Any deployment on this scale would need a careful evaluation of cost vs performance ratio, and at current prices this could prove prohibitive. At the same time, the performance vs power ratio is also too high when using existing AI chips on battery-operated edge devices.
Until we see a significant improvement of these AI computing factors, we are only likely to see small scale ML models with limited problem solving capabilities. It is conceivable that new technical advances will lead to radical improvements, however. So this is unlikely to be the biggest problem over the long term.
Enabling an educated Edge
A more significant future challenge will be how we train all these autonomous AI-enabled devices. If you look at the recent developments in Generative AI (GAI), systems such as GPT are being trained on extremely large data sets available on the internet. This requires huge effort to collect and process the information. As we look to enable educated decision making at the Edge, a lack of relevant specific training data will be a problem that needs to be solved.
If we look again at recent developments in GAI, however, the solution may have already revealed itself. One approach would be to use the ability of the generative models to produce large amounts of synthetic training data, based on a few examples provided – and then use this data to train smaller models more quickly. Another approach, perhaps further down the line, is to train a large generative model directly on live training data (if available), and also use this to train a smaller, Edge AI model.
This approach has already been seen in action, as in the case of Orca 13B, a much smaller model that has been able to learn from larger foundation models, such as GPT-4 – and is producing remarkably similar results. Many observers of recent AI developments claim that we are on the brink of a “Cambrian explosion” of small, purpose-built AI models – and these could be embedded in Edge devices to provide superhuman abilities for specific tasks.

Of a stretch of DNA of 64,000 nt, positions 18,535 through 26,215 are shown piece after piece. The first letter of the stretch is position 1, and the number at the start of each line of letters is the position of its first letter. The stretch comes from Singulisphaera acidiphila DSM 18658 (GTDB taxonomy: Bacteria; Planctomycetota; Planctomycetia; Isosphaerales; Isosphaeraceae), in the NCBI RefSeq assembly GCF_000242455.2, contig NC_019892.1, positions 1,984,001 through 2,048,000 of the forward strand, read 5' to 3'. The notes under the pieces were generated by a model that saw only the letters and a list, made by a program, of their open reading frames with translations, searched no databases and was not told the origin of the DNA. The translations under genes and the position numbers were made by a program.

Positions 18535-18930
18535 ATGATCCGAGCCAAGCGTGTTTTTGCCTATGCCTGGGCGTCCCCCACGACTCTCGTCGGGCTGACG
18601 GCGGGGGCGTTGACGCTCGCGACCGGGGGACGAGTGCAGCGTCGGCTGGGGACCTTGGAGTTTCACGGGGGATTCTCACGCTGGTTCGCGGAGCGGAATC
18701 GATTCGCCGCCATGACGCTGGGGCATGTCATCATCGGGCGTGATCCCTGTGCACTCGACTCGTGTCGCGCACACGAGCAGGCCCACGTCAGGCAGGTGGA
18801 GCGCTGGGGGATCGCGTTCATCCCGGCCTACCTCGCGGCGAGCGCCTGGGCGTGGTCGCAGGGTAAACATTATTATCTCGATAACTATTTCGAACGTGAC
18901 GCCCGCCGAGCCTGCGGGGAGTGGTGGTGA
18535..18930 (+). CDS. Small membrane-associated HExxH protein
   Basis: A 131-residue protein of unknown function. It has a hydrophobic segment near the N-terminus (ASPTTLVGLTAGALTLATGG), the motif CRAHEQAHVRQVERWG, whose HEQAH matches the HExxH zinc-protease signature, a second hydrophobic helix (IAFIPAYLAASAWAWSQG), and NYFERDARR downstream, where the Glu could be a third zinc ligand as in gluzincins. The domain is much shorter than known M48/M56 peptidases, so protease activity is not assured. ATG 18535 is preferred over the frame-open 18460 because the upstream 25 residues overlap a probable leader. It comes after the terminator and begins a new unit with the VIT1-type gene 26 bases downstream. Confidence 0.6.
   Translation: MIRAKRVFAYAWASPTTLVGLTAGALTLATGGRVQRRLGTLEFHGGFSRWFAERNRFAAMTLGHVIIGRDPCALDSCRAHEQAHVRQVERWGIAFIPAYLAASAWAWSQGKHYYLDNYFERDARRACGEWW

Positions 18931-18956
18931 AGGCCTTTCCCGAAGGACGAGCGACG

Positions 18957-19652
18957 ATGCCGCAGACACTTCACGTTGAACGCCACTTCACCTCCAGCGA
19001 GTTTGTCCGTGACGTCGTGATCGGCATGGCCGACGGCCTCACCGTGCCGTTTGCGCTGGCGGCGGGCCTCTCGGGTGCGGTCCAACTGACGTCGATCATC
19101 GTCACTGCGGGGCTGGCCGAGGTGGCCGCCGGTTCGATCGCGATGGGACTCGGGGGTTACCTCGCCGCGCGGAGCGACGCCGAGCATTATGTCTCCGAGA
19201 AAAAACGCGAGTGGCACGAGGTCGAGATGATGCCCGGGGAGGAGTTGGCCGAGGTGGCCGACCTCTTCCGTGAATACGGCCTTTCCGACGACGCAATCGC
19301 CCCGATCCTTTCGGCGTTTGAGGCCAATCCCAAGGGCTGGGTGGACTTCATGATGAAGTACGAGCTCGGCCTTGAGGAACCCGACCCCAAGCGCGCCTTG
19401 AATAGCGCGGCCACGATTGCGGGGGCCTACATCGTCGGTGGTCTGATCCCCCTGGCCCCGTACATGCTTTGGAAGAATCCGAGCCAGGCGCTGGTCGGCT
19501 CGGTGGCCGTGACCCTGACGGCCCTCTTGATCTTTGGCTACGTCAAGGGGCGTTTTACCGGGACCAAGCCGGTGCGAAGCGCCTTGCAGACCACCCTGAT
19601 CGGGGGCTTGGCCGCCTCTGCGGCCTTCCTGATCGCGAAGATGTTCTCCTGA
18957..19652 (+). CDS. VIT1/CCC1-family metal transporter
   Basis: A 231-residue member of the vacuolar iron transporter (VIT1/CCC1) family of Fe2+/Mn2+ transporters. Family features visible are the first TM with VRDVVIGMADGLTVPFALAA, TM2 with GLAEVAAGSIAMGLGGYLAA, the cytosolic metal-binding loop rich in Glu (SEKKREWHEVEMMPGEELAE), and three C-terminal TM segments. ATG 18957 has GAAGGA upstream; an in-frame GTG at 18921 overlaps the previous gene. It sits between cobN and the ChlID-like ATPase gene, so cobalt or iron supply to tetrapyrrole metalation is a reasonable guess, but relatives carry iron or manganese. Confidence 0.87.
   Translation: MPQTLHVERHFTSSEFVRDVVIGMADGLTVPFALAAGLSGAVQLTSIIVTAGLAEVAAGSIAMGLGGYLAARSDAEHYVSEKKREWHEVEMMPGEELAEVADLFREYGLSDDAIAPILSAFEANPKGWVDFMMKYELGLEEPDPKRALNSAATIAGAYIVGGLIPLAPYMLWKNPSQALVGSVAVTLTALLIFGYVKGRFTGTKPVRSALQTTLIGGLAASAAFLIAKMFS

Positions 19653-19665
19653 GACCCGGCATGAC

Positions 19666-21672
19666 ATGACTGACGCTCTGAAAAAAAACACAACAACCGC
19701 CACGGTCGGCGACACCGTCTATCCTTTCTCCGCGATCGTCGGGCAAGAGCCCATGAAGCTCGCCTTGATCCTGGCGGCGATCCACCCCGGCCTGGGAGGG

Machine to machine learning
We could also enable faster learning by managing an interconnected, self-improving fleet of AI-enabled Edge devices from a centralized system. Having models that can be incrementally trained while being “on the assignment” and share important discoveries with others is a feasible solution in many cases.
Similar to how we share best practice across a business or industry, machines could do the same when it comes to identifying patterns that guide behavior.
Of course, to some, the idea of a fleet of autonomous machines, which are controlled by an intelligent central entity, might seem like the starting premise of a dystopian science fiction story. So, like anything involving ML, which remains in a nascent stage of development, behavioral parameters would need to be imposed.
But, it’s entirely possible that in the not too distant future, automated Edge devices, with the ability to learn from each other, will have the capacity to make increasingly educated decisions on our behalf - and this will have a transformative impact on industry and society.